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In Search of a Solution : State, Anti-Poverty Agency Seek Compromise on Malibu Park Retreat

May 01, 1986|JUDY PASTERNAK | Times Staff Writer

The state Department of Parks and Recreation and a prominent anti-poverty organization are trying to compromise on the group's controversial proposal to run a conference center and lodging in Malibu Creek State Park for elderly and handicapped inner-city residents.

A parks department planner will be assigned to work with the Watts Labor Community Action Committee to reduce the scale of the project and give it a more rustic flavor, it was decided at a meeting Monday at the Sacramento office of Assemblywoman Maxine Waters (D-Los Angeles).

Measure Specified Use for House, Land

The project, which has been stalled for four years, was mandated by the California Legislature. A special measure required that the park's Hunter House and six acres surrounding it be used for five years by the Watts committee. Waters was instrumental in getting the Watts group added to the legislation, which was originally designed to obtain five acres of state land on a seaside bluff for the Malibu Little League for five years.

Now the Watts committee is in danger of losing $157,000 being held for the project by the Santa Monica Mountains Conservancy. If the state and the committee have not signed a contract for the project by June, that money must be returned to the state's general fund.

Although the league has flourished and recently received an indefinite extension for its ballfields on state property, the Watts committee's plans ran into criticism from local parks officials and environmentalists.

Waters and Ted Watkins, administrator of the anti-poverty group, said in January they believed that the disparity was a result of racial discrimination and the Watts group's relative lack of political clout as compared to the Malibu residents.

Indeed, environmental activists had questioned both the league and the Watts committee's use of state land, saying that no one group should control a portion of a public park.

But parks officials said the situation was not nearly so clear cut.

The league ballfields were made part of what will become a 93-acre park with trails and picnic areas. The fields are to be open to the public when the league is not using them.

Officials Expected Housing Proposal

As for the Watts group, parks officials say they originally expected the legislation to lead to a proposal to house about 50 people in the Hunter House, built in 1948 as a movie set, and in a few new buildings next to the house.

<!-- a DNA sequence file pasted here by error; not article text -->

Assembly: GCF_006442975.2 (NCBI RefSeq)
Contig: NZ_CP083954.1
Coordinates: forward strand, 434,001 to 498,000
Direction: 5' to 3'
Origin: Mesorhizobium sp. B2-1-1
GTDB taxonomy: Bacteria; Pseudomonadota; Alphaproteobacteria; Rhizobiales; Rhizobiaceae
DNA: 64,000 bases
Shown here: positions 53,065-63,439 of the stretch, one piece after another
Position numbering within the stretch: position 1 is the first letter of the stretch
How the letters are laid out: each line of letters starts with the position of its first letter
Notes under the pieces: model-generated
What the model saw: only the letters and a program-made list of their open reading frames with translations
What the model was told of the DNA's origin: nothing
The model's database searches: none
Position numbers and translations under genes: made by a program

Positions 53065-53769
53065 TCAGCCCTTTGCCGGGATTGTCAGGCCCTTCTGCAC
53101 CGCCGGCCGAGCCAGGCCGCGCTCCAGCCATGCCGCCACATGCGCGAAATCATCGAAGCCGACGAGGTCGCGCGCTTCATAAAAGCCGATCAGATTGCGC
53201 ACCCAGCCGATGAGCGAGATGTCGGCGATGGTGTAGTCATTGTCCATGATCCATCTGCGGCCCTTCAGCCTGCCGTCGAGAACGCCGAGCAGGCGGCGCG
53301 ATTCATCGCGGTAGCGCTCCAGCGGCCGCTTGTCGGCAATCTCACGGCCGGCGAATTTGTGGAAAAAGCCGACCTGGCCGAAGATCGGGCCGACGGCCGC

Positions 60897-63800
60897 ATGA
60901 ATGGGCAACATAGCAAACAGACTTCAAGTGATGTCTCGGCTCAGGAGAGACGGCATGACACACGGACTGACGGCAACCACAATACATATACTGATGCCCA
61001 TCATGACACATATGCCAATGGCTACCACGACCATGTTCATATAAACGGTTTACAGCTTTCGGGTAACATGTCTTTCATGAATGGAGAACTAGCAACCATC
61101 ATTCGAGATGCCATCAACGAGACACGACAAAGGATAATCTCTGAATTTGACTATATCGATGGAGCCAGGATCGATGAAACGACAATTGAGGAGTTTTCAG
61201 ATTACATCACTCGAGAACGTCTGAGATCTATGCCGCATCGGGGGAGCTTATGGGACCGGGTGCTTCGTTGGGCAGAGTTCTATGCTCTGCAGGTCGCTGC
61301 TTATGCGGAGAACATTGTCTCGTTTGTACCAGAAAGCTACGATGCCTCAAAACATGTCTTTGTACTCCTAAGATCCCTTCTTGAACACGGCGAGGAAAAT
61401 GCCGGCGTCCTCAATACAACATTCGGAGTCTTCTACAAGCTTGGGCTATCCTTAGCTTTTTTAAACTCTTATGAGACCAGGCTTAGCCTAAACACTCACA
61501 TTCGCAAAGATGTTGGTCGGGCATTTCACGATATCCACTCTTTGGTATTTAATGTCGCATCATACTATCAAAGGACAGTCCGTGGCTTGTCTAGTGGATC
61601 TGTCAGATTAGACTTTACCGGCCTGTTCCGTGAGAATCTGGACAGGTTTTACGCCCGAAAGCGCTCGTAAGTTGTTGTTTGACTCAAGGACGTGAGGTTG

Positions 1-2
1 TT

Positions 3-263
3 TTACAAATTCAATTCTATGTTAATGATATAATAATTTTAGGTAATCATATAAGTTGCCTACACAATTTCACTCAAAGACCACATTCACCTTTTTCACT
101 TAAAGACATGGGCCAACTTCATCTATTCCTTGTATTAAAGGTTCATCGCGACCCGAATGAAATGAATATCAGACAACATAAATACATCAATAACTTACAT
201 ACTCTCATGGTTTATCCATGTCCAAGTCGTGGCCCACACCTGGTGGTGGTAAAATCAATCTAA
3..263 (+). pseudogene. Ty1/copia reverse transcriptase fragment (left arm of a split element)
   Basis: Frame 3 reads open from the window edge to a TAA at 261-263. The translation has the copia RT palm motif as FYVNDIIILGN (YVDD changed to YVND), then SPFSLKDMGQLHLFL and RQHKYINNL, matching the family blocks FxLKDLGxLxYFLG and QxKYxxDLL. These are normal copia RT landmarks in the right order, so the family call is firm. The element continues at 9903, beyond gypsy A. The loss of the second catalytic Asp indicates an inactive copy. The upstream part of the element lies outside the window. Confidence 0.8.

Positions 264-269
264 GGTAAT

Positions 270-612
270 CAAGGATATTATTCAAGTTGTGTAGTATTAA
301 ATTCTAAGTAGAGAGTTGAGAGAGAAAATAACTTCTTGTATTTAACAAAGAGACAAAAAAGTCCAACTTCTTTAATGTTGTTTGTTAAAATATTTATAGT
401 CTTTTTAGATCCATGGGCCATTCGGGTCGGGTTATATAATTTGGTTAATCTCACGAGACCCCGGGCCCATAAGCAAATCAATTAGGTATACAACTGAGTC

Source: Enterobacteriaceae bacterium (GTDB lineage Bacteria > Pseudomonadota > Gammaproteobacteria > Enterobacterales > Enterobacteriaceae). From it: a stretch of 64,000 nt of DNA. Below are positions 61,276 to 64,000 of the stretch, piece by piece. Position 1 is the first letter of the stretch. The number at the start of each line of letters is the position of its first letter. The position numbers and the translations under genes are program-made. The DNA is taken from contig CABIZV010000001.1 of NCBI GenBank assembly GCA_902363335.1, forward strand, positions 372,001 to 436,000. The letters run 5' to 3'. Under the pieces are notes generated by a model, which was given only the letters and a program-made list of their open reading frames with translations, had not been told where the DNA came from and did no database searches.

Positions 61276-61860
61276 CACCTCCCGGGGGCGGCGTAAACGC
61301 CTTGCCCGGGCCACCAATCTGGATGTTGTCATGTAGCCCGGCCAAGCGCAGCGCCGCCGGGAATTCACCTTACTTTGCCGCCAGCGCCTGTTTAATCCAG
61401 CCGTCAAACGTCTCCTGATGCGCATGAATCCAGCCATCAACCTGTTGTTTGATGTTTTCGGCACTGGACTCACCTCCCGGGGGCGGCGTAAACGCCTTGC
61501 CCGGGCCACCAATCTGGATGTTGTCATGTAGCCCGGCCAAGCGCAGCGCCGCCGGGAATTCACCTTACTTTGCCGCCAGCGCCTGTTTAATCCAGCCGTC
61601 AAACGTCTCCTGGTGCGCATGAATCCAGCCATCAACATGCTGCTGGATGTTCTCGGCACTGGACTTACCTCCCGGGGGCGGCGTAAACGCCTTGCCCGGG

Later, the proposal was expanded to 48 new buildings, housing 96 people, which would be financed by renting the facility more than 65% of the time "for corporate meetings and staff retreats, weddings and other private occasions," according to a letter Watkins wrote to Waters in March. The group also wanted to use the land for 30 years rather than five.

"The scale of that development was not in keeping with the park setting," said Les McCargo, deputy director of the parks department and a participant at Monday's meeting. "That's a Motel 6 type of development. If you're just looking to build a motel, there's no need for that to go in the park."

So Waters, Watkins, McCargo and Joseph T. Edmiston, executive director of the mountains conservancy, gathered to discuss the matter.

Waters said the parks department had not explained its concerns to the Watts group. She said she sponsored Monday's meeting "with the idea of doing something and getting these (parks) people off the dime."

No 'Serious Assistance'

Waters said the parks officials "haven't given any serious assistance. If you're really sincere about helping someone with a project, you don't just say no. You say why and what can be done about it."

McCargo had a similar complaint about the Watts committee. "I don't think that they have communicated with the department very well."

The result of the meeting, said Waters, is "it's clear there isn't going to be any 'no.' "

Said McCargo: "We're trying to go back to the original proposal."

One major obstacle is that the Watts committee is unsure whether a smaller-scale operation will be financially practical. "We hired the people they recommended for the study," Watkins said. "The people that we hire say these are the things necessary to make this place self-sustaining. . . . We're not going to run this with Watts Labor Community Action Committee money."

The parks planner will try to help the group get some grants for the project, McCargo said.

The conservancy's Edmiston said he doubts that local critics of the proposal would be appeased by the compromise envisioned at the meeting.

Against Construction

The Las Virgenes Homeowners Federation, which represents 17 community associations near Malibu Creek State Park, wrote to the parks department in April, supporting the "worthy purpose" of the project but objecting to any new construction in the park.

Federation officers could not be reached for comment on the outcome of Monday's meeting.

David Brown, an environmentalist who serves on several parks advisory boards, said he is not sure how to react. "It depends what they mean when they say they are scaling back. Fifty people in a dormitory setting would not take up as much space as 50 people, each in a 320-square-foot room."

And Maurice (Bud) Getty, superintendent of the parks department's Santa Monica Mountains District, said he would not comment on the meeting until he had spoken with the participants himself. Getty has opposed both the league fields and the Watts committee's plans.

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